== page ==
Having spent the past six months trumpeting its top-end BlackBerry 10 (BB10) devices, the company formerly known as Research in Motion has finally released a cheaper handset running the new software.
The Q5 is positioned as the successor to the popular Curve range. The problem is, it lacks most of the attributes that make the Curve so appealing and faces the same challenges as the more expensive Z10 and Q10 phones.
It’s been years since BlackBerry has been a serious contender at the top end of the smartphone market. During that time, however, it’s remained one of the most popular device manufacturers at the low end of the market thanks to its entry-level products offering great value when combined with BlackBerry’s flat-rate data plans.
This fixed-cost approach to data has kept Curve sales ticking over tidily. But BlackBerry has ambitions greater than competing with Nokia and a slew of Chinese Android device manufacturers for the bottom end of the market. It wants to play in the big leagues. It made this clear when it launched the Z10 and then the Q10, which, like the Q5, do not come with flat-rated data packages.
BlackBerry’s first two BB10 devices allowed it to hedge its bets. The all-touch Z10 could compete with Apple’s iPhone and Samsung’s flagships — in terms of specifications at least — while the Q10, with its physical Qwerty keyboard and familiar styling, was intended to satisfy Bold users.
The Q5 is a different, more peculiar creature. Its plastic keys, buttons and housing make it clear it’s not a premium device, but with a recommended retail price before operator subsidies of R4 999, it’s not exactly budget, either.
It’s easy to tell which corners were cut to keep the Q5’s production costs down. Heavy use of plastic aside, the design is plain and uninspiring and, at 10,8mm, it’s fairly thick. The 3,1-inch, 720×720 pixel display is LCD (rather than the Amoled display found on the Q10), the processor is a 1,2GHz dual-core specimen, the primary camera offers five megapixels and the internal storage is limited to 8GB.
Despite this, the screen is crisp and vibrant, touch input is responsive, opening and closing applications is speedy — as is moving between them — and the rear camera delivers passable results. The Q5 isn’t going to handle the most graphics-intensive games, nor is its camera going to produce poster-printable images, but then it’s not a top-end device.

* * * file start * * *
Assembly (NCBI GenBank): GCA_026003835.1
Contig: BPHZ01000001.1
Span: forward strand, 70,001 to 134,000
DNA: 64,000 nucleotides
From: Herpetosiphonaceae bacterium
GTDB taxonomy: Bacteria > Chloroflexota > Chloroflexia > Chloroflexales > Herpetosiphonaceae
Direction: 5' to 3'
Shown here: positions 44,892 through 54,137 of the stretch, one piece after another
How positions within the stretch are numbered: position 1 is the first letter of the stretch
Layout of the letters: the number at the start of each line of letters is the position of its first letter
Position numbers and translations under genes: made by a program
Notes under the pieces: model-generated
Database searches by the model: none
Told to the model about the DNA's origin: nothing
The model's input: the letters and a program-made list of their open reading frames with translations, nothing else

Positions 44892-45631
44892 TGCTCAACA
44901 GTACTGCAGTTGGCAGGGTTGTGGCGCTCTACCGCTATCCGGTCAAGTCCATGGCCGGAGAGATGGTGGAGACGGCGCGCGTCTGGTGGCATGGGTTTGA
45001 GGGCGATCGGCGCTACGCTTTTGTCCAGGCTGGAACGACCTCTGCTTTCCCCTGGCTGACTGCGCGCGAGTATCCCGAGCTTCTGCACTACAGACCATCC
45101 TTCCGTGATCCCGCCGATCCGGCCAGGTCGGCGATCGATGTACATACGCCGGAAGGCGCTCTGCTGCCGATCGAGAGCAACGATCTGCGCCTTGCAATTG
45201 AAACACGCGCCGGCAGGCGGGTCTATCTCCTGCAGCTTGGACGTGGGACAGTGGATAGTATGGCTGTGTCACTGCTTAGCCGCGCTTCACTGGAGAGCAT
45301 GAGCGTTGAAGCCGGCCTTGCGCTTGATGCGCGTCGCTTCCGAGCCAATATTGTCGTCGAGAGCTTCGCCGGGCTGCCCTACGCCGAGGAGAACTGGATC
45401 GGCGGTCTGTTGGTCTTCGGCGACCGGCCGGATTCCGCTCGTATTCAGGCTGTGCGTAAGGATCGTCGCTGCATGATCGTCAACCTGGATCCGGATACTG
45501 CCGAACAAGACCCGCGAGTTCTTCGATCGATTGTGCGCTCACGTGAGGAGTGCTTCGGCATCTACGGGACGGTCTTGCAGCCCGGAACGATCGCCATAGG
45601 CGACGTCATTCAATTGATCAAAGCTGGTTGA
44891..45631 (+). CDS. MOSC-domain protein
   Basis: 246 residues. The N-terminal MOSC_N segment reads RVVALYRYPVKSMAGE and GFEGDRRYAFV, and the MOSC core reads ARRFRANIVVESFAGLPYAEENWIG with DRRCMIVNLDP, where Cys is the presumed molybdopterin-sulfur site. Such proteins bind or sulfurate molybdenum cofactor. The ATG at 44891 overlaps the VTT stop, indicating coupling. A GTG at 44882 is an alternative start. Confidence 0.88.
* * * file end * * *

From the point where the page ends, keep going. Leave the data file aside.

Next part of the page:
The real problem with the Q5 is that it’s dull as dishwater. From its design to its feature set, nothing about the handset screams desirability. Also, it looks cheaper than it is when really that ought to be the other way around.
Being a BB10-powered handset, the Q5 suffers from the same failings as the Z10 and Q10 — most notably a lack of applications. BlackBerry has worked hard to downplay this problem, subsidising developers to update their BB7 apps for BB10 and trying to convince makers of the most popular applications to get on board, too.
But there’s still no Instagram (a real pity, given the Q5’s square display); no Viber; no Snapseed; no apps for Google’s various services; no Simfy, Soundcloud or Shazam; no Flipboard or Readability; no Nike+ Running, Runkeeper or Strava. There are substitutes for many of these, but — ask an Instagram user — you can’t beat the real thing.
Moreover, all of the problems of BB10 that have vexed us to date remain.
The camera interface is counterintuitive, for example. The fact that you have to hold the camera icon on the lock screen for three seconds is just silly.
And the unified inbox, BlackBerry Hub, may suit those who don’t see much activity in their feeds, but we find it overwhelming and annoying.
Also, the Hub doesn’t play well with others. Read a tweet or a Facebook notification in a separate app, or on a separate device, and the Hub’s notification remains.
Then there’s the problem of the Q5’s keyboard. BlackBerry will argue that there are still those who prefer a physical keyboard — fair enough — but the Q5’s keyboard isn’t especially good. The keys aren’t as tapered as those on the Q10, making them more flush with the device’s surface and not as easy to distinguish. Also, having the keys evenly spaced, with small spaces between them and in neat rows, does nothing to improve the typing experience. Gone is the ergonomic feel of the keys found on the likes of the BlackBerry Bold in favour of flatness and uniformity. The result is a keyboard that’s too broad, making the keys on the edges awkward to reach with one hand.
Even worse is the fact that the exceptional work BlackBerry has done with predictive text, and text input generally, on it’s touchscreen Z10 is lost on the Q5, as it is on the Q10. BlackBerry used to be known as the brand for mobile typists. The Q5’s physical keyboard does nothing to sustain that reputation. If anything, it’s an excellent argument as to why the prevalence of physical keyboards will continue to dwindle as touch displays become cheaper.
The Q5 is positioned as a mid-level device to replace the Curve and to attract those for whom thousands of rand more for a Z10 or Q10 is simply too much. The problem is, at R4 999, the Q5 is still twice the price of an entry-level Curve or any number of Nokia S40 or Android devices.
For roughly the same price as a Q5, you could buy the Nokia Lumia 920, HTC One X, Motorola Razr HD or Google Nexus 4 — all top-end devices, all offering better cameras and other hardware.
Unlike the Q10 and Z10, the Q5 doesn’t offer a removable battery — another mark against it given this was one of the features that kept the company’s business-orientated credentials in place and separated BlackBerry’s devices from the competition. However, with a 2 180mAh battery, the Q5 will make it through even the longest of workdays.
In closing, the BlackBerry Q5 isn’t a bad device. It’s just a bit dull and too expensive. In a market segment as crowded as the midrange one, there’s no reason to recommend the Q5. — (c) 2013 NewsCentral Media